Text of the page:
‘Parallel Man: Infinite Pursuit’: Shrouding Across the Multiverse
In 2014, just four years after founding his own sci-fi-focused production company – FutureDude Entertainment – Jeffrey Morris has taken a leap into the alternate worlds of the multiverse.
“When I saw the concept featured in the episodes of the original star trek, it made me see myself very differently when I looked at myself in the mirror – was it my reflection or another me looking through the window into another world? recalls Morris. “parallel man allowed me to explore different versions of this reality based on a series of scientific “what ifs”: what if dinosaurs continued to evolve? What if our planet was covered with a polluted and futuristic megalopolis? What if fungi were the dominant life form?
Enter Parallel Man: Infinite Pursuit, an animated short by Morris that follows the quest of Nick Morgan – a super-soldier – who, after discovering critical technology, is pursued through multiple versions of Earth by commandos of a totalitarian regime. Navigating worlds of humanoid dinosaur clans, giant mushroom forests, and polluted, steampunk cities, Morgan’s adventures in the short are a small taste of the original story, first developed by Morris as than comic and mobile game.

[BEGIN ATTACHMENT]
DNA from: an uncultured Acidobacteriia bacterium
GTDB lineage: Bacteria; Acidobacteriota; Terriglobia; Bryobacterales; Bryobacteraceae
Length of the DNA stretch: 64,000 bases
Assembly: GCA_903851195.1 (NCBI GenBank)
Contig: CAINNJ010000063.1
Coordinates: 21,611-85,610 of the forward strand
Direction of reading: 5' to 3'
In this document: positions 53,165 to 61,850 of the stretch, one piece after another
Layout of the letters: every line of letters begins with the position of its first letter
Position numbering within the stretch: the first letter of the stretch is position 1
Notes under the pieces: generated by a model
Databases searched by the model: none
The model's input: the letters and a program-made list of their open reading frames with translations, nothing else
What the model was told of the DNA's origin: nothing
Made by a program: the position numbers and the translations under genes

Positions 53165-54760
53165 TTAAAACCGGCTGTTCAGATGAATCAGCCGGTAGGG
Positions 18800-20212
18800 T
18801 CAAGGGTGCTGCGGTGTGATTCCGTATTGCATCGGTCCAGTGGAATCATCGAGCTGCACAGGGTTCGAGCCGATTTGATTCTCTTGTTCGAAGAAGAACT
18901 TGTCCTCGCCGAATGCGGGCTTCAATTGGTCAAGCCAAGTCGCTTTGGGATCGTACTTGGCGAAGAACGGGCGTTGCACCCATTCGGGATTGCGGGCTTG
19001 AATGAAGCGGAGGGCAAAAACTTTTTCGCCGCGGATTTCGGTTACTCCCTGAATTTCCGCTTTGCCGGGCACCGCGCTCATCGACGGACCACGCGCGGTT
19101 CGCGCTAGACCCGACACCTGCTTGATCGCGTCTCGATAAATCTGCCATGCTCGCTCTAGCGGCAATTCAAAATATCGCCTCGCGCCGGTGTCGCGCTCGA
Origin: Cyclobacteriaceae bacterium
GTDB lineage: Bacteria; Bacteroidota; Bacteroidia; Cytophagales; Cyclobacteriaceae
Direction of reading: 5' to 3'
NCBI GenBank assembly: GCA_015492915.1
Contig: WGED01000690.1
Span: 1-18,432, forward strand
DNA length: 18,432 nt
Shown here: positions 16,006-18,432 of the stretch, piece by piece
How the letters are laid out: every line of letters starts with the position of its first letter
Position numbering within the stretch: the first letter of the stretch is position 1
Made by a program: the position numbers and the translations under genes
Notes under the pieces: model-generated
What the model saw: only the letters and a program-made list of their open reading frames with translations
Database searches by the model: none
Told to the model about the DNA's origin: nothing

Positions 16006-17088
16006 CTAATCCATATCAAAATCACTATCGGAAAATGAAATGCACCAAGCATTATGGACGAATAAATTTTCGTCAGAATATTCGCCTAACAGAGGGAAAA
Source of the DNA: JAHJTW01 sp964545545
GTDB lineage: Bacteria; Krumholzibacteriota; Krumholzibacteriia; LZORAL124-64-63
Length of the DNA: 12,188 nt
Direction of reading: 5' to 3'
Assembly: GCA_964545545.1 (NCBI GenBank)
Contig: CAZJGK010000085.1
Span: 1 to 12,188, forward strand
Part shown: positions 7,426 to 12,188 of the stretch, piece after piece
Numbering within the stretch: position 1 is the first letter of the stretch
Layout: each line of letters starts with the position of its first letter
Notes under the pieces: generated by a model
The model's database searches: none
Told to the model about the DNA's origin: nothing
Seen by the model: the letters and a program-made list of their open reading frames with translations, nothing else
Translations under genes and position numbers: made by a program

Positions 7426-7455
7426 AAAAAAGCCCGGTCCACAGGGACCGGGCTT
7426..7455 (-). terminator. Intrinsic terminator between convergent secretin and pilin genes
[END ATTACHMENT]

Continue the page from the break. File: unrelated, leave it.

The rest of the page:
Today, March 28, the film will premiere alongside Morris’ live-action Oceanus: Act 1 on Gunpowder & Sky’s subsidiary sci-fi label, DUST. parallel man features the vocals of Ming-Na Wen (Boba Fett’s Book), John Cho (star trek), and Lance Reddick (John Wick).
“I’ve seen representations of alternate realities, but none were visually developed based on actual scientific possibilities,” notes Morris, who has been “a science enthusiast” since childhood. “I think that makes [Parallel Man] a unique project.
He adds: “I also wanted to explore contemporary society by imagining a totalitarian regime called The Ascendancy. He is stuck in the past politically and socially with rampant sexism and racism. Yet this empire has the incredible ability to “jump” to parallel worlds and its subjugated inhabitants want to escape to better worlds. I wanted people in our world to look at things differently and to question reality. The comic book series and graphic novel explore a rebellion against The Ascendancy led by scientist Carl Sagan and a group of thinkers called The Futurists. The animated movie is just one installment of the first comic book issue.
Although parallel manThe animated short is long over, Morris says he’s struggled to bring animation to the public for the past eight years and is “beyond ecstatic” to let the story come out on DUST.
“I tried pitching the show to various streamers and studios in 2015 and 2016 to no avail,” he says. “Everyone wanted an animation that matched a pattern or a cookie cutter. They said parallel man wasn’t violent or steamy enough for adults and wasn’t pure and fuzzy and simple enough for kids. It was terribly disappointing, especially since we had received so many good reviews. To this day, people contact me every month on social media asking why it wasn’t on TV. Maybe we finally have a chance thanks to DUST. There needs to be content the whole family can watch that doesn’t put viewers down or insult their intelligence.